USSR: Diary of a Perestroika kind by Vladimir Kozlov, Fiction Advocate, 2014. Source: Amazon.com
For anyone who grew up in the late Soviet Union, as Vladimir Kozlov did, “U.S.S.R.: Diary of a Perestroika Kid” must be an almost-edible slice of nostalgia. From kefir rubbed into sunburn, Victory Day rehearsals, Moldovan cognac, trolley buses or cabbage soup with sour cream, the book is packed with fresh and evocative details while the political undercurrents of a society on the brink of change run beneath the domestic dialogues.
It is the details that define this subtly understated book rather than narrative tension. The protagonist, Igor Razov, is growing up in Mogilev, an industrial city in eastern Belarus, not far from the Russian border. His life is full of school and trolley bus rides and seaside holidays in Odessa, in what is now Ukraine.
For those of us who grew up on the other side of the iron curtain, “Diary” is a glimpse through the keyhole at a parallel world of beet-weeding work camps, picnicking on family graves at Easter, pioneer pins, general secretaries “dropping like flies” and exhortatory signs saying things like “Let’s implement the food ration program.” Fortunately the English language edition has footnotes, explaining every unfamiliar thing — from brands of jeans and beer to the mythology of Soviet heroism.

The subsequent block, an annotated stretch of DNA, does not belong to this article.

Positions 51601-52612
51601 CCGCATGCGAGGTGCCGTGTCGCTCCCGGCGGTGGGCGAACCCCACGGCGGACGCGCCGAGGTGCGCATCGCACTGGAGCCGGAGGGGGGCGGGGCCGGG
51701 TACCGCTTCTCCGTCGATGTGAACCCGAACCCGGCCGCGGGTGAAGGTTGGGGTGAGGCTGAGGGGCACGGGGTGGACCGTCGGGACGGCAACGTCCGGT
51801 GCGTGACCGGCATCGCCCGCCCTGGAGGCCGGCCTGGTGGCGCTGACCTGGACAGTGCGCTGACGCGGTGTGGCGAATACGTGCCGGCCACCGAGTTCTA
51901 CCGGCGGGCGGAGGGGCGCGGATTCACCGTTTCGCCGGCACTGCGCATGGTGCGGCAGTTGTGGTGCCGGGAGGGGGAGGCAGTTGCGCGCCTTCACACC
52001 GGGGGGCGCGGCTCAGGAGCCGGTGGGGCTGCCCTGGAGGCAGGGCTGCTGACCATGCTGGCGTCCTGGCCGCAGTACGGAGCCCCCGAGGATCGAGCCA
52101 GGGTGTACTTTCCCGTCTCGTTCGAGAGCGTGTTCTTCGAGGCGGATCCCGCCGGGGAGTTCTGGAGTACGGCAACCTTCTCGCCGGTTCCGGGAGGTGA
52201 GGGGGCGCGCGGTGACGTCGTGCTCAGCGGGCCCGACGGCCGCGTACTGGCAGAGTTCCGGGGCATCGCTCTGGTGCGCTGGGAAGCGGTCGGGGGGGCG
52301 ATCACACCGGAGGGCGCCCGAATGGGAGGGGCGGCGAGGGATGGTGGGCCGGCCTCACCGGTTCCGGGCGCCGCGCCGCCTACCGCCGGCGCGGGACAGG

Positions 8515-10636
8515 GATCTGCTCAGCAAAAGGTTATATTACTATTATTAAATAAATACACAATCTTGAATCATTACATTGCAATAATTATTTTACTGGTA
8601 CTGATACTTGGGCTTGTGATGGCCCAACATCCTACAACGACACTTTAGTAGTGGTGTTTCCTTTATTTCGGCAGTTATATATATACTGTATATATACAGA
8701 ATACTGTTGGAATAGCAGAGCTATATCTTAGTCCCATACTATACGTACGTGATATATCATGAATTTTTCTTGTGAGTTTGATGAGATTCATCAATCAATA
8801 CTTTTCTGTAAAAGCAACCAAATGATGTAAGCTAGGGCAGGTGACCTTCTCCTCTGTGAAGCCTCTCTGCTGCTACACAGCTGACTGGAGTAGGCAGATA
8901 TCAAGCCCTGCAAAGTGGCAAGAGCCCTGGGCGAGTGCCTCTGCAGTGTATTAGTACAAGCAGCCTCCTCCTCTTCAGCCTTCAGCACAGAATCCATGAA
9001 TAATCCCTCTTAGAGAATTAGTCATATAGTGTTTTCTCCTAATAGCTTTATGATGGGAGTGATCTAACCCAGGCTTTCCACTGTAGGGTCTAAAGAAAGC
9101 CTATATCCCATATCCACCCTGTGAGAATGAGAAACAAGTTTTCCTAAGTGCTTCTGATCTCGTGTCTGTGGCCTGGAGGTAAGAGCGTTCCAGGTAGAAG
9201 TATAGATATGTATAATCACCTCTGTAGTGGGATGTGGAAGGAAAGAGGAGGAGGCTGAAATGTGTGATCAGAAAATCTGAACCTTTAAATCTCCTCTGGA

One of the most striking aspects of the book, however, is how familiar it feels: snowball fights, fridge-raiding teenage hunger, chemistry homework, model cars, masturbation jokes, volatile older sisters and the fear of nuclear war. As an evocation of youth, with its momentous but mundane trials and frustrations, Kozlov’s novel has a universal appeal.
This aspect was part of the attraction for Anchorage-based translator Andrea Gregovich: “There are so many parallels between his Soviet childhood and my American one,” she said. Her translation does justice to the colloquial vigor of Kozlov’s prose. The subtitle “Diary of a Perestroika Kid” also serves to makes the book more accessible by putting readers in an era they immediately recognize.
In a joint introduction with Gregovich, author and translator look back to 2009, the year Kozlov wrote the novel, and reflect on how quickly the “reset-button” optimism of that year has turned sour. They conclude: “What was originally a nostalgic look back at Soviet childhood now offers a valuable cultural perspective in the current climate of geopolitics.” To understand the formative influences on the children of the last Cold War, they argue, is to gain a better understanding of the adults they are today.
Kozlov was born in Mogilev in 1972 and his books have been long listed for several Russian literary awards. He recently made an independent film adaptation of his 2012 novella “Desyatka,” which also appeared in English earlier this year as “Number Ten.”